I’ve recently begun reading Atomic Habits by James Clear and although I’m only a few chapters in, this book is bursting with helpful tools to becoming your very best self. It’s so loaded with information that I ended up with pages of notes just from the first chapter. If you ever read this book as I sincerely hope you do, I highly recommend doing so with a pen and notebook handy. I also tend to highlight, circle, underline or notate my favorite quotes and tips in the book itself. You’ll get much more out of it if you are actively contemplating the information as you read. This is not a book that you read for the sake of reading. Pick it up with the intent to learn and I guarantee you will be amazed at the changes you’ll be inspired to make in your life.
It would be nearly impossible to articulate all the little improvements I’ve been motivated to attempt in a single blog post so instead, I thought I’d simply share my key takeaways from each chapter as I go. Here are a few of my favorite bits from chapter 1.
“Success is the product of daily habits - not once-in-a-lifetime transformations.”
“You should be far more concerned with your current trajectory than with your results.”
“Mastery requires patience.”
Throughout this chapter, Clear returns to the idea of making one microscopic change every day until it becomes a habit (no wonder the book is called ‘Atomic Habits’). The payoff is often neither obvious nor immediate and people become discouraged before ever achieving that fabulous breakthrough that would have made everything worth it. I’ve been guilty of this far more frequently than I care to admit. I think I’m pretty good at motivating myself to change my ways but after a couple weeks I inevitably fall off the wagon. My exciting latest exercise regime or shiny new task management system never seems to work as quickly as it should. Completely overhauling my daily routine never turns out to be worth the effort and peters out eventually.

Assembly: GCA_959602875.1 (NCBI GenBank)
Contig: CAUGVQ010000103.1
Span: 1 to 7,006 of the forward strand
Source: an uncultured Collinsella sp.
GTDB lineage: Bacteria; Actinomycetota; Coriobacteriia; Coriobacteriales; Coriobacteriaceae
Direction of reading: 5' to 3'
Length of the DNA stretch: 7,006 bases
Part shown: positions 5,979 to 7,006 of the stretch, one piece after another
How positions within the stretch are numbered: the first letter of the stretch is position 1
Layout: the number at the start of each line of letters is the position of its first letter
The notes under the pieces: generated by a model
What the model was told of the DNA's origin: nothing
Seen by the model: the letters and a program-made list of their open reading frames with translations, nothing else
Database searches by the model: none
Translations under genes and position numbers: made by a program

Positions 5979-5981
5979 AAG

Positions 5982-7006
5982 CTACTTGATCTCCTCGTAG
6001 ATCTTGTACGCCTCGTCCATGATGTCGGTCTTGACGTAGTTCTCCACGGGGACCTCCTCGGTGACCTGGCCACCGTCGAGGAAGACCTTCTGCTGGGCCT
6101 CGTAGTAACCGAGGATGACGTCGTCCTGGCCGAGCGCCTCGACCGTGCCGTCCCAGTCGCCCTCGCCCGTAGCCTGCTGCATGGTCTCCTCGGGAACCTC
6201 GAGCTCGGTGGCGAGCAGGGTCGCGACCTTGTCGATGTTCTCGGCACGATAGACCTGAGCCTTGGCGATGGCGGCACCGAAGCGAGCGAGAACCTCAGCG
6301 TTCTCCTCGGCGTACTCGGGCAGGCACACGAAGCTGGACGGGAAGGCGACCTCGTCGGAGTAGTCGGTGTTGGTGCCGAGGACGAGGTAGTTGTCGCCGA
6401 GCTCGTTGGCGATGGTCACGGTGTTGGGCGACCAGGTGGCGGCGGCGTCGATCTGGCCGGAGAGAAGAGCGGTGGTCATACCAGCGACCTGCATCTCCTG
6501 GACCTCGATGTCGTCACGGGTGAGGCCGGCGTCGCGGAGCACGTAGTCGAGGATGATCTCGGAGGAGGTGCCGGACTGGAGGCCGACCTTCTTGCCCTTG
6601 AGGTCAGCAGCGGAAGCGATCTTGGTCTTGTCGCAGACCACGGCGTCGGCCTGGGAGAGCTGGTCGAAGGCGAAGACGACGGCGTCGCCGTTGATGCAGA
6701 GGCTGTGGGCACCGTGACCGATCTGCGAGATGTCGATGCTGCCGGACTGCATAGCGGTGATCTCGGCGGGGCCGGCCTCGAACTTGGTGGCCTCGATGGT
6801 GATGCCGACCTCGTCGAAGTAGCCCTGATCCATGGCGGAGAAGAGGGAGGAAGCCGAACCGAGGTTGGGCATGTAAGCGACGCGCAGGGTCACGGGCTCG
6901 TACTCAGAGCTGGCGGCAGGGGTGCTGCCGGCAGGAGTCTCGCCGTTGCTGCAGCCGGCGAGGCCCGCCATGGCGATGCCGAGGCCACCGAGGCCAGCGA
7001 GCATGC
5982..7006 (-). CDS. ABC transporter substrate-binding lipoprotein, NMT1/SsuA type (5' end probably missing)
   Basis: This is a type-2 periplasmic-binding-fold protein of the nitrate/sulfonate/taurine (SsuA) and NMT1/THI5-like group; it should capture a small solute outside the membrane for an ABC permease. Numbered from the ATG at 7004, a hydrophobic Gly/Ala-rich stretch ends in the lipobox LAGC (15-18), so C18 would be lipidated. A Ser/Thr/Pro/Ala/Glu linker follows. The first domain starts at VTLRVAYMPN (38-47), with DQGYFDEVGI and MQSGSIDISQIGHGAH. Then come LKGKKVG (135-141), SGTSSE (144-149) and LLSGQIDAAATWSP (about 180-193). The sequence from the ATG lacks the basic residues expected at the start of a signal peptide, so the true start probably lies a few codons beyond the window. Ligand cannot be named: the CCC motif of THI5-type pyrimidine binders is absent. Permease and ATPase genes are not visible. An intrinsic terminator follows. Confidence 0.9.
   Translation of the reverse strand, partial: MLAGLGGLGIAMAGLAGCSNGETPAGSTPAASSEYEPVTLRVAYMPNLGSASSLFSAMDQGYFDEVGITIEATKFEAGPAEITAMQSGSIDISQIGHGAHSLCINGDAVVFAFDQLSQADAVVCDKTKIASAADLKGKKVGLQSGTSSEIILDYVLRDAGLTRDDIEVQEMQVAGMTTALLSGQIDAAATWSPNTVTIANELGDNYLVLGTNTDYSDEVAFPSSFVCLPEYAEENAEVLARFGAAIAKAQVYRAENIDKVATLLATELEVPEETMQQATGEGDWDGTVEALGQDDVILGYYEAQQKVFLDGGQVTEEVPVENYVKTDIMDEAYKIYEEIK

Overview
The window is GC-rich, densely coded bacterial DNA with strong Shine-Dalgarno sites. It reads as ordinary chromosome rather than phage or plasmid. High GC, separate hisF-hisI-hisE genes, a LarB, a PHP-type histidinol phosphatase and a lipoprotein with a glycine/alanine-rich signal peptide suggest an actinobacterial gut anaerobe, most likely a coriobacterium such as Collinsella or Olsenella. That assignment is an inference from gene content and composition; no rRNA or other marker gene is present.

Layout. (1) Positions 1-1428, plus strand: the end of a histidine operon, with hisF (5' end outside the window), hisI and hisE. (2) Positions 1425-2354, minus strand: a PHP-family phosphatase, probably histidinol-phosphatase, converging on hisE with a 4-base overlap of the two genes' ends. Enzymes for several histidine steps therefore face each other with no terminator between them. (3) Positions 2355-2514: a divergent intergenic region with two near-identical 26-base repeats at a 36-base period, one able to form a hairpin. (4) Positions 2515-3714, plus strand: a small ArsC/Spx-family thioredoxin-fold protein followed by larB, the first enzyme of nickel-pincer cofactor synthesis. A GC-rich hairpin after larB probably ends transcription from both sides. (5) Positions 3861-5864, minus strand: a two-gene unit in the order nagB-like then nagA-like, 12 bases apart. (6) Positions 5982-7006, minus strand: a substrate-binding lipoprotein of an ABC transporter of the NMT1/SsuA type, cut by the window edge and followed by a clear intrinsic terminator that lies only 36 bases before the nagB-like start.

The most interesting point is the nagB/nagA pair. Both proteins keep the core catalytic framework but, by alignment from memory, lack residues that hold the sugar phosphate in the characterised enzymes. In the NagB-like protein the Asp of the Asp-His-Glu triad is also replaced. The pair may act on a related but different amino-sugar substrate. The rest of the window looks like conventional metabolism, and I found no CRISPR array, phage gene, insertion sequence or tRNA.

This is exactly the kind of situation that Clear’s book seeks to avoid. It’s not about rearranging your life in one day or even one week. Just complete a single extra task every day. It doesn’t have to be significant or life changing. Just do one thing differently. Clear speaks on the goal mentality that most people have when it comes to self improvement. They train for a specific race or diet to achieve a specific weight. What happens after that? The motivation that helps you get to those milestones doesn’t always carry you past them. Good habits can go by the wayside when the goal has been accomplished. I can pinpoint countless moments in my life when that is precisely what happened.
Thus, going forward the new idea that I will carry through my day-to-day after digesting the first chapter of Clear’s book is this. Don’t put happiness off until the next milestone.